This article was originally published by The Trentonian and written by Sulaiman Abdur-Rahman. It has been reposted with the author’s permission.


Yogi, a highly trained drug-detection dog, shows how the private sector can help tackle America’s substance abuse epidemic.

Hamilton native Paul Tessein, who founded the Recovery Advocates of America nonprofit organization several years ago, has now entered into business with his new best friend, Yogi the K-9 German shepherd.

The tag-team duo of Tessein and Yogi officially began conducting narcotic sweeps in October under their new service company, Drug Sweeper. “It’s been great,” Tessein said in a recent interview with The Trentonian. “I get to work with a dog every day.”

Drug Sweeper combines Tessein’s knowledge and experience with substance abuse intervention with Yogi’s ability to find illicit drugs. The company is a private, non-law-enforcement service designed to meet the needs of parents or businesses that may want a drug search conducted on their property without contacting 9-1-1.

“If law-enforcement goes in with a K-9, they have to prosecute,” Tessein said. “If Drug Sweeper goes in with a K-9, there’s no prosecution involved, but the other part of it is that I can deal with the problem better than anybody because I’ve done (interventions) for over 26 years.”

“For instance, if a private resident calls me up and says, ‘Hey, I think my kid is doing drugs, but I am not sure.’ I can go in with the dog, sweep the house; if I detect something, I can deal with the problem,” Tessein said.

But what happens with the illicit drugs if Yogi finds any? Do the drugs need to be turned over to police for proper disposal?

“I’m not bound to, but one of the things I’ll do is the homeowner or whoever, I will explain to them how to get rid of them properly,” Tessein said. “It’s detection first, and if there is something detected and the family wants me to proceed, we could proceed with the intervention process. The other piece that I am doing is field testing.”

Yogi is trained to detect numerous drugs, according to Tessein, who said he has the ability to test for over 37 different substances that Yogi may discover, including fentanyl.

“The way I designed this thing, I feel like I’ve got every missing piece in terms of helping families, helping businesses, helping treatment centers in South Florida, halfway houses in Florida, here, wherever,” Tessein said. “I already did a few jobs while I was up here.”

A Hamilton native, Tessein has long been involved in efforts to combat the disease known as addiction and substance abuse. He founded Recovery Advocates of America several years ago and later stepped down from that organization to run a treatment center in Florida, where he currently lives.

Tessein visited his old stomping grounds in New Jersey earlier this month, where he did a Drug Sweeper demonstration with Yogi at the Burlington County Fairgrounds and also conducted a full-fledged sweep at a South Jersey halfway house that requested his service, he said.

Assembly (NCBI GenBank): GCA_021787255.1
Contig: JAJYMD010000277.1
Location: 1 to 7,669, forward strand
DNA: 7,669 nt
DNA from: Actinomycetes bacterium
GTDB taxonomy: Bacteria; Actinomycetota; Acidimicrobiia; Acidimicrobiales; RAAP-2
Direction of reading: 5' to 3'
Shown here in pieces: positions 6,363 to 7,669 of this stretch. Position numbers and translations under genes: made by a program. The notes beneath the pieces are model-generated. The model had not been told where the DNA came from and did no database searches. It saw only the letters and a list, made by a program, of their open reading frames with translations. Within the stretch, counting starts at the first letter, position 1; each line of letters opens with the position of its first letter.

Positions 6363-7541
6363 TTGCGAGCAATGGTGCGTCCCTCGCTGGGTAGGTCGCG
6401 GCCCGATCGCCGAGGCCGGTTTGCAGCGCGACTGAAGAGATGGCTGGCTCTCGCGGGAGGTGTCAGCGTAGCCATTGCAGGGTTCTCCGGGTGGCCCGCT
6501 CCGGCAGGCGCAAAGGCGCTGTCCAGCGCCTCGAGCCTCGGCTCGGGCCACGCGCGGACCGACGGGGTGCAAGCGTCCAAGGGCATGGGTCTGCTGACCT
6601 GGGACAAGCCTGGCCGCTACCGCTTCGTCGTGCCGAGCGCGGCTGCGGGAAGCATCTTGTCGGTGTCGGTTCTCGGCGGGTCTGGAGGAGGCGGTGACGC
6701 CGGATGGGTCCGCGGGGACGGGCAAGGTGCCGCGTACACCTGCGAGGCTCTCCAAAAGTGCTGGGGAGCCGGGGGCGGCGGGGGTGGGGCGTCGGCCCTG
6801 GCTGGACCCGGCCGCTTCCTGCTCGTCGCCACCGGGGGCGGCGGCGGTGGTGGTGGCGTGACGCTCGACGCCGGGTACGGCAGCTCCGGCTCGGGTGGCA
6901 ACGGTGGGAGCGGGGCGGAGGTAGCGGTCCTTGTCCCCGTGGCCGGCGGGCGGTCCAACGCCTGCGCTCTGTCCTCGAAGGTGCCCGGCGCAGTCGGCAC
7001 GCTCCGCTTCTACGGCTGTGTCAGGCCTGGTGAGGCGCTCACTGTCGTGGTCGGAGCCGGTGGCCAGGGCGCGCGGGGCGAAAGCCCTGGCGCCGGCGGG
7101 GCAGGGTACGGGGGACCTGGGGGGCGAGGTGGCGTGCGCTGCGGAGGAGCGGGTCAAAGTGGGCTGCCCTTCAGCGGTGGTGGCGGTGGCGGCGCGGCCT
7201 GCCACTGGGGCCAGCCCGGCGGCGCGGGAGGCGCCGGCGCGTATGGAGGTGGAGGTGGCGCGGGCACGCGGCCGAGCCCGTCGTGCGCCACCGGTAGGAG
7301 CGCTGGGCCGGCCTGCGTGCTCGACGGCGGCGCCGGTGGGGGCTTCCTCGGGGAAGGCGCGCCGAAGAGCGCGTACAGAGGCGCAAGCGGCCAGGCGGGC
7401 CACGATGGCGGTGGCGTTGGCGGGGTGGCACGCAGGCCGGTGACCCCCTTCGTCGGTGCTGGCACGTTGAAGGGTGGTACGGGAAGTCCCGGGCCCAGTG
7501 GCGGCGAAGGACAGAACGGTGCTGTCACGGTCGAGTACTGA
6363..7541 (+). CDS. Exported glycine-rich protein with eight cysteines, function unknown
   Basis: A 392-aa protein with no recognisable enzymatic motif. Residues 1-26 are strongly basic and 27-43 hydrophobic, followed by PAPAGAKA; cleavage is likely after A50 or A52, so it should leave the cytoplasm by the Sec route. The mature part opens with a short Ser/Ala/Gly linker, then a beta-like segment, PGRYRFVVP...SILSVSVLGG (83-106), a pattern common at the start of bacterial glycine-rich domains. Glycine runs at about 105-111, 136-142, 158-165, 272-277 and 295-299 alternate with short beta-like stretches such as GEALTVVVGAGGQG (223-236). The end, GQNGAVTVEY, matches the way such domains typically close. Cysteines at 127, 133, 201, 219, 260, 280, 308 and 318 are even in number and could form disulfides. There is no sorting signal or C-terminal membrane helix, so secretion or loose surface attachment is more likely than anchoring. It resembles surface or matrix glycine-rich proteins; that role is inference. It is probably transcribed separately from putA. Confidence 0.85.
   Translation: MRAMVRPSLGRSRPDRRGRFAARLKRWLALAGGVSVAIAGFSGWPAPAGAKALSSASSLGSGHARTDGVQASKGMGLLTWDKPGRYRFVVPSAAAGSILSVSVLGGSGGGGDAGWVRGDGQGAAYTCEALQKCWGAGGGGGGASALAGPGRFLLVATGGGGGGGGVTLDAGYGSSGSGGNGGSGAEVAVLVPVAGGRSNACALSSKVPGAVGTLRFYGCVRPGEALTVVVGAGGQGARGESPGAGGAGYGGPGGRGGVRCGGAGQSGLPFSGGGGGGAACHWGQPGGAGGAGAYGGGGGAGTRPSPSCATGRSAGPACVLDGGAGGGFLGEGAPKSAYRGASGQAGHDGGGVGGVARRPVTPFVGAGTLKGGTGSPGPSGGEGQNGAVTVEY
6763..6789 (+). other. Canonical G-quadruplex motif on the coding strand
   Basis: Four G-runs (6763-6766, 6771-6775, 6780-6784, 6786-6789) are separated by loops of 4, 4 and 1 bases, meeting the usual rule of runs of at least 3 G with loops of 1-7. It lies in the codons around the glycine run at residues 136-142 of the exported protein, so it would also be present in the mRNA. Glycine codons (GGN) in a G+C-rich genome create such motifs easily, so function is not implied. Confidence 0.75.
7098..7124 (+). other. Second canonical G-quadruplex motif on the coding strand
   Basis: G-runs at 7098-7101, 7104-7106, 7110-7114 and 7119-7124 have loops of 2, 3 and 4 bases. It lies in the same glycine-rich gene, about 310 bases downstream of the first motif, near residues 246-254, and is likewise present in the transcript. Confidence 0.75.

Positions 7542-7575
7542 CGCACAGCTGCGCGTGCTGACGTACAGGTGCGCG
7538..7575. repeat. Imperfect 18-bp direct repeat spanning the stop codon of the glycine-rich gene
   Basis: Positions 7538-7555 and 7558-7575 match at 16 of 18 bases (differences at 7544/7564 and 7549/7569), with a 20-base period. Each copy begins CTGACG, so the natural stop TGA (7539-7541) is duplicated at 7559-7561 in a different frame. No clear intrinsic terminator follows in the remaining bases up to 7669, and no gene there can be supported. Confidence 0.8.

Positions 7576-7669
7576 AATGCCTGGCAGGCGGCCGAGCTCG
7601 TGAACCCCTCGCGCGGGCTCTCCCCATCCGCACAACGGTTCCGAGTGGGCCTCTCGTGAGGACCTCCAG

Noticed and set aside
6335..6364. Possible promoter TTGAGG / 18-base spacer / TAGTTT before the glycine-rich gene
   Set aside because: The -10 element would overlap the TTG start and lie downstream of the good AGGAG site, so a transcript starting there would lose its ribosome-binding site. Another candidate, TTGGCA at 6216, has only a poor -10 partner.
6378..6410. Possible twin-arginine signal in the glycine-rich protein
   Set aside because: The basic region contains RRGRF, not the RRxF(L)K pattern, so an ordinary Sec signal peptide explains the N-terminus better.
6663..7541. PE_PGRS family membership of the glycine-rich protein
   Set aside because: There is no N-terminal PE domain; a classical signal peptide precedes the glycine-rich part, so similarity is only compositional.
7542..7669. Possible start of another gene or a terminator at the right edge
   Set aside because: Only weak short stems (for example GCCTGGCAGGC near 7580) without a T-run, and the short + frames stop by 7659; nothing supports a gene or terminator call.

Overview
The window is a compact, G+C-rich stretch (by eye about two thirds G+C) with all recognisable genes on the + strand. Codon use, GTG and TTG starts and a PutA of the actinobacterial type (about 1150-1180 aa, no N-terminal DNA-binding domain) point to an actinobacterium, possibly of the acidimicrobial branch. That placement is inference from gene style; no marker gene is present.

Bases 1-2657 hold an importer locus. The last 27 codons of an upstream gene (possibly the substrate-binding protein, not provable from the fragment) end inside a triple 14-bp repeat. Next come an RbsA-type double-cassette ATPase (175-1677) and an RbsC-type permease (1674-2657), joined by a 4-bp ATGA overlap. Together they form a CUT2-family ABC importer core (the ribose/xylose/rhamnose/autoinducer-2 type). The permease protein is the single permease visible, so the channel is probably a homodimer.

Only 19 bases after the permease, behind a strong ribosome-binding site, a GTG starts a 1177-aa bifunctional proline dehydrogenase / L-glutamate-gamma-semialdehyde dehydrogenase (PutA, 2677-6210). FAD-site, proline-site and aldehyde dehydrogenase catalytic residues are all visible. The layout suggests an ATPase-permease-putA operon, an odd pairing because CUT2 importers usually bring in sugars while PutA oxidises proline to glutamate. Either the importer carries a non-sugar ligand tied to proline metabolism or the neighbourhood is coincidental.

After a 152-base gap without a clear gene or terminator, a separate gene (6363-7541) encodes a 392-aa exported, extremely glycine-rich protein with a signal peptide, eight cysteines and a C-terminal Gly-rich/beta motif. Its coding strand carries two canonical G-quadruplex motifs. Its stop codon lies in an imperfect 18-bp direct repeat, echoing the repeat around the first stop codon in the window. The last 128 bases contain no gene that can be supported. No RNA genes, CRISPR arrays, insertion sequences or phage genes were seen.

“We probably prevented a disaster from happening,” Tessein said of the recent sweep, “because the dog went in and indicated. But the crazy thing was right before the search started, the person seen the dog show up and he took what he had in his room out. But the dog still indicated on the dead scent. The particular person came clean with the halfway house owner.”

“The dog is extremely talented,” Tessein said. “He’s not going to sit down unless there’s something there or there was something there.”

“I actually spent eight months in school down in Palm Beach County, Florida, where the dog and I both went,” he added, “because not only did I have to get the dog certified, but I had to get certified to meet national standards as well. It was a lot of fun, man.”

The heroin and prescription drug overdose epidemic motivated Tessein to take his intervention efforts to the next level. “I’m tired of seeing people dying,” he said. “I’ve been sober a very long time. I’ve helped a lot of people. … I’m not looking to be rich — of course, I want to make a living — but the main purpose is to be there and help people.”

Drug Sweeper has mainly done work in Florida since the company went into operation in October, but Tessein has a recreational vehicle and the willingness, desire and ability to travel up and down the East Coast if Americans outside the Sunshine State want to pay for his services.

Costs start at $200 for the typical residential customer who seeks Drug Sweeper’s service, Tessein said, adding, “For the peace of mind, it’s worth it.”

Hamilton resident John Hulick, who formerly served as Gov. Chris Christie’s drug czar, described Tessein’s Drug Sweeper firm as a “new and unique service” and said he was “excited” upon learning about it.

“I wanted to create something that nobody has done,” Tessein said. “There’s dog teams out there, but they are dog teams. They are not doing what I can do in terms of the intervention and just my knowledge in the industry over all these years.”

Anyone interested in calling Drug Sweeper for service can contact the company at 1-833-K9-SWEEP (597-9337) or get further info at

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